What otherwise stands out is Article 6(1), a wordy provision that puts the boot into binding obligations while giving a free hand to states, suggesting that flexibility is better than not. “Parties recognize that some Parties choose to pursue voluntary cooperation in the implementation of their nationally determined contributions to allow for higher ambition in their mitigation and adaptation actions and to promote sustainable development and environmental integrity.”
Is such a regime a genuine compromise on shouldering adequate and proportionate burdens? Not so, according to Deardon. “It’s outrageous that the deal that’s on the table is being spun as a success when it undermines the rights of the world’s most vulnerable communities and had almost nothing binding to ensure a safe and liveable climate for future generations.”
Any arrangement worth its salt was going to have to go into the drawers of history to consider past wrongs, a sort of divvying up of resources that would require a dramatic shifting of wealth. That is simply not going to happen. The fund for $100 billion, which is in turn hundreds of billions short, is small fare for what has taken place, and what is to come.
The interaction between humankind’s engagement with the environment has already produced a range of dystopian foretastes. Even climate change sceptics would find it hard to deny Beijing’s “red alert” for smog, declared on Monday by authorities in an effort to keep people in from the lethal air. They would find it impossible to deny the increasing deaths from those living in cities which are becoming uninhabitable, or movement from areas which are vanishing. These are simply some features of the environmental devastation that require addressing.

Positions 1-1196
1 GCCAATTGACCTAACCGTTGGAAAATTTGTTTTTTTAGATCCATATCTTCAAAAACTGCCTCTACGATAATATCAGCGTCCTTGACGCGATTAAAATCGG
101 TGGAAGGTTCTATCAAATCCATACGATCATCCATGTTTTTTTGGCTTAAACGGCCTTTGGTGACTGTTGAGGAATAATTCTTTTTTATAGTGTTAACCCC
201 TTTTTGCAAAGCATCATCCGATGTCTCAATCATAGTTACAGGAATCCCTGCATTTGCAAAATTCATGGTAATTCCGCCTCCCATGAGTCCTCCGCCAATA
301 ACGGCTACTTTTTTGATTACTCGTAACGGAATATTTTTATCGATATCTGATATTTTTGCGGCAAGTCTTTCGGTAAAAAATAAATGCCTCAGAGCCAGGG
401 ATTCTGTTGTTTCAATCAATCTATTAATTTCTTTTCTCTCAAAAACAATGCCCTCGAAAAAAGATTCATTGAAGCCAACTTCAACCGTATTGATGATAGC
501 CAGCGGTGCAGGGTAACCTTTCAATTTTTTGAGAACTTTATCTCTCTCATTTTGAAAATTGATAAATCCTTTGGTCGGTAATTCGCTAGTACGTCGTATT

COP21 seeks the vision of the de-carbonized globe; but it is highly questionable whether it will have the legs, and the lengths, to fulfil it. Kumi Naidoo of Greenpeace claims that, even if the wheel of climate action turned slowly, it had at least turned at Paris. “There’s much in this deal that frustrates and disappoints me, but it still puts the fossil fuel industry squarely on the wrong side of history.” But after the chatter has been concluded in Paris, the implementation on home fronts will have to take place. Fossil fuel lobbies will continue their dirty work. (They are glaring absentees in the final text.) A hostile US Congress, rent with climate change sceptics, is already promising to make life for the administration interesting.
In any case, such measures are meaningless without a united front of seemingly disparate interests, be they anti-austerity groupings on the one hand, or climate change activists on the other. Environment, economy and politics are vast but related peas in a complex pod. In the aftermath of Paris, it is clear that COP21 was far from what Angelica Navarro, Bolivian trade and climate negotiator, would have wished for: the equivalent of a Marshall plan for planet earth.
Dr. Binoy Kampmark was a Commonwealth Scholar at Selwyn College, Cambridge. He lectures at RMIT University, Melbourne. Email: firstname.lastname@example.org